Why We Don’t Need a Straight Pride Parade
The unimaginable has happened - straight people are starting to think that they deserve a "straight pride parade" just as much as LGBTQ+ community members.
June is one of the most special months out of the year. It is one where we, as a community, celebrate LGBTQ community pride and show support and love. Here in Darien, we surprisingly see a good amount of pride. The GSA Club holds a Day of Silence inside of our school and the Darien Library has a pride section right by the staircase. We are even accessible to many pride-related events that take place in New York City. However, there is one thing floating around the Internet that is causing some split opinions about pride month. First starting off as a joke online, the Straight Pride Parade is now something that is actually going to happen.
After a few days of debating the reality of a “Straight Pride Parade” happening on June 4th, it was confirmed that it was not a joke – the city of Boston would be the location for a Straight Pride Parade. This pride parade would be held on the same day as the LGBTQ pride parade and it would include floats and events that “celebrated” straight pride. A straight pride flag was even created.
Now, you might be thinking, who is behind all of this? To answer that question, the event is being organized by Super Happy Fun America, a group that is run by these three men: President John Hugo, Vice-president Mark Sahady, and “gay ambassador” Chris Bartley. To add on to how questionable this already sounds, the three men christened Brad Pitt as their mascot for the parade (click for reporting on Pitt’s response), claiming that he “is the face of this important civil rights movement.”
This isn’t Sahady’s first time at the rodeo, though. Before helping to organize the Straight Pride Parade, Sahady has worked as a member of the right-wing political group called “Resist Marxism.” He has organized several controversial demonstrations, including a Rally for the Republic in 2017 that drew less than 100 right-wing demonstrators and a pro-gun protest in response to the March for Our Lives in 2018. Hugo has worked on previous projects as well, including being a Republican candidate for Massachusetts’ 5th Congressional District in 2018. He lost to U.S. Rep. Katherine Clark, D-Mass by 76%-24% for the suburban Boston seat.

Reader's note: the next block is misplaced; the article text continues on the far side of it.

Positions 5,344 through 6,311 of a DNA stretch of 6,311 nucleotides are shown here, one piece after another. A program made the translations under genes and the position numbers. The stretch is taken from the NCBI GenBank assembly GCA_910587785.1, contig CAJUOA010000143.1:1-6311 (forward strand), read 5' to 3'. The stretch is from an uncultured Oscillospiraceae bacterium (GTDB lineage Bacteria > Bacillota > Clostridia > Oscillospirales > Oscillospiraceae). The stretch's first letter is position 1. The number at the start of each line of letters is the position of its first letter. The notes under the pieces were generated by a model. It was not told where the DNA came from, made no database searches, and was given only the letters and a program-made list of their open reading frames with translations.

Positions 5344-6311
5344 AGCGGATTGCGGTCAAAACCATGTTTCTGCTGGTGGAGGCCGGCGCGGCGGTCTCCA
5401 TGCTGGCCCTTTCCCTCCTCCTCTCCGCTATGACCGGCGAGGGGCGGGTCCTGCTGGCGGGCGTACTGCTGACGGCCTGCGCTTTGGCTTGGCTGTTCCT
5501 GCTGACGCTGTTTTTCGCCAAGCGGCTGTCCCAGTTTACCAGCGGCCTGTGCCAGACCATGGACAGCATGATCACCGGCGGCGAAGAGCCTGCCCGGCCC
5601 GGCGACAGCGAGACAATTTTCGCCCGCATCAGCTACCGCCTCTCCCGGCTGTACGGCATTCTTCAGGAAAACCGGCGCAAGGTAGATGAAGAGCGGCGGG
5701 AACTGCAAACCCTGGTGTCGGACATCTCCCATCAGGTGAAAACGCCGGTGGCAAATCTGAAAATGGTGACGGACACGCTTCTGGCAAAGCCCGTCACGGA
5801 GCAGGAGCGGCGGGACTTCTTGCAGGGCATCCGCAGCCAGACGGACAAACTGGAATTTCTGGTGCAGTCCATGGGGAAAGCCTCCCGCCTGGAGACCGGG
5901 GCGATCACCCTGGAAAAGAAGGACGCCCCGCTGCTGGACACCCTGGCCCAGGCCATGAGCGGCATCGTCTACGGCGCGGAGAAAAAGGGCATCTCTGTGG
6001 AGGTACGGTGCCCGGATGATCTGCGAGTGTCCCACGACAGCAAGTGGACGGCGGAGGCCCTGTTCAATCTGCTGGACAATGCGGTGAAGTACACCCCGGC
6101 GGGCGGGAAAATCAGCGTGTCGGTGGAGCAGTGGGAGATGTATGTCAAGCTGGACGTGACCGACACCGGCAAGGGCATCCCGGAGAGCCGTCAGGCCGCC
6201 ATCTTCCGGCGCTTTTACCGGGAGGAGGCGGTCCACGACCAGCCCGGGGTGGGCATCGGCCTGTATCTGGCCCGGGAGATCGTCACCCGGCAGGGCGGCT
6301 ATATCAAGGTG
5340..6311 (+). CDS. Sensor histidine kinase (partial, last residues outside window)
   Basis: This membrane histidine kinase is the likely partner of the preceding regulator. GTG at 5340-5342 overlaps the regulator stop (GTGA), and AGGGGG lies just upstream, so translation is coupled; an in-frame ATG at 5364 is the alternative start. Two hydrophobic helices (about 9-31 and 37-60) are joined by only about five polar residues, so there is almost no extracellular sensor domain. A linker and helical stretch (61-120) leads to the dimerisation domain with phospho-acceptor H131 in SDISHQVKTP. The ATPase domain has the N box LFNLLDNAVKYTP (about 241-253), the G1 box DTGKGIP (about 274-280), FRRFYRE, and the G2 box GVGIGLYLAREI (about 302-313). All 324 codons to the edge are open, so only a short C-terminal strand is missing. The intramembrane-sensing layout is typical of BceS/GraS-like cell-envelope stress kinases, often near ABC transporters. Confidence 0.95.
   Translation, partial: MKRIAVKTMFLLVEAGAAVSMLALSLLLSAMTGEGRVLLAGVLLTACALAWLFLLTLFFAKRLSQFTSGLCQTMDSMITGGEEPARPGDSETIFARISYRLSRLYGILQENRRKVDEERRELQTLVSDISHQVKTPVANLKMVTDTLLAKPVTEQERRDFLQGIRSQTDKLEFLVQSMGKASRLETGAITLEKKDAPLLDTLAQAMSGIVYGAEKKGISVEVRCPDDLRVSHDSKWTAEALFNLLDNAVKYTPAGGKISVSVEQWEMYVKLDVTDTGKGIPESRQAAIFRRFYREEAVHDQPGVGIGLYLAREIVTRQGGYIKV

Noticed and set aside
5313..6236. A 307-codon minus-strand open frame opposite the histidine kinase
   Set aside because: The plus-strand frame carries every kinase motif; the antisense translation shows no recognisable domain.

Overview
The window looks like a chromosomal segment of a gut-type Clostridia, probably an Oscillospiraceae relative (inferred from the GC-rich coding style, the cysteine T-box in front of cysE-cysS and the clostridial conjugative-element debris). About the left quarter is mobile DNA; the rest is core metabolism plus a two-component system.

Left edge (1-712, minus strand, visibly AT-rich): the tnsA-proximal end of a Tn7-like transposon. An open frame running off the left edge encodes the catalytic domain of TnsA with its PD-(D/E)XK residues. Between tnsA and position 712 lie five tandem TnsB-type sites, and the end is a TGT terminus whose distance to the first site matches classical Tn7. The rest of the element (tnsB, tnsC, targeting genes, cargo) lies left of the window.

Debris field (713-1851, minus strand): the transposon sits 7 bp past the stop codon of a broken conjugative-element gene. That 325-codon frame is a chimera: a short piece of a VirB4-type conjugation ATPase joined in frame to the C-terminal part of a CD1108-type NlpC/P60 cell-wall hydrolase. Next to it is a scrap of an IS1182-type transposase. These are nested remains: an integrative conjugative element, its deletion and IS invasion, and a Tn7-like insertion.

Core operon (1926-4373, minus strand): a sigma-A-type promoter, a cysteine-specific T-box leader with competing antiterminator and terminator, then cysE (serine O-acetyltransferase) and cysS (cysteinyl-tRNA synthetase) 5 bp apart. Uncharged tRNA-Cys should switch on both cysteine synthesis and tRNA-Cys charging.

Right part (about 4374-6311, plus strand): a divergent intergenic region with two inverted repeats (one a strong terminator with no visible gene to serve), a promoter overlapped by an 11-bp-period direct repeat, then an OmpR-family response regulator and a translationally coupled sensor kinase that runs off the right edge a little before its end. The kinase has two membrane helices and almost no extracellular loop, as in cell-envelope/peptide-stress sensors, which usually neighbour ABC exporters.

As Hugo has quoted from the beginning, straight people are “an oppressed majority.” “We are sick and tired of being treated like second-class citizens,” Hugo said while talking to the Boston Herald. On Super Happy Fun America’s website, the group asks that its supporters call the mayor of Boston to “demand an end to discrimination against straights” because they, too, “deserve a parade.” There is still one thing that is suspicious. The three men claimed that they have fully contacted city officials and have received a permit that allows them to go through with the parade. While city officials do confirm that they were contacted, a permit was never issued. Despite this information, the Super Happy Fun America group said that they will “do whatever it takes to put on the parade.”
Frankly, I personally think that this “straight pride parade” is a load of bull. To cut straight to the point – there has never been a moment in history where straight people were oppressed. Straight people have never had to worry about getting beaten up because they are holding their partner’s hand in the street. Straight people have never experienced being shut out from church communities or from family homes. Straight people have never had to think about their legal rights that would allow them to marry their partners. Straight people have rarely (interfaith and interracial couples being the noted exception) had to worry about being killed because of who they love. All of these issues continue to be extremely prevalent in our world because it is members of the LGBTQ community that have been oppressed.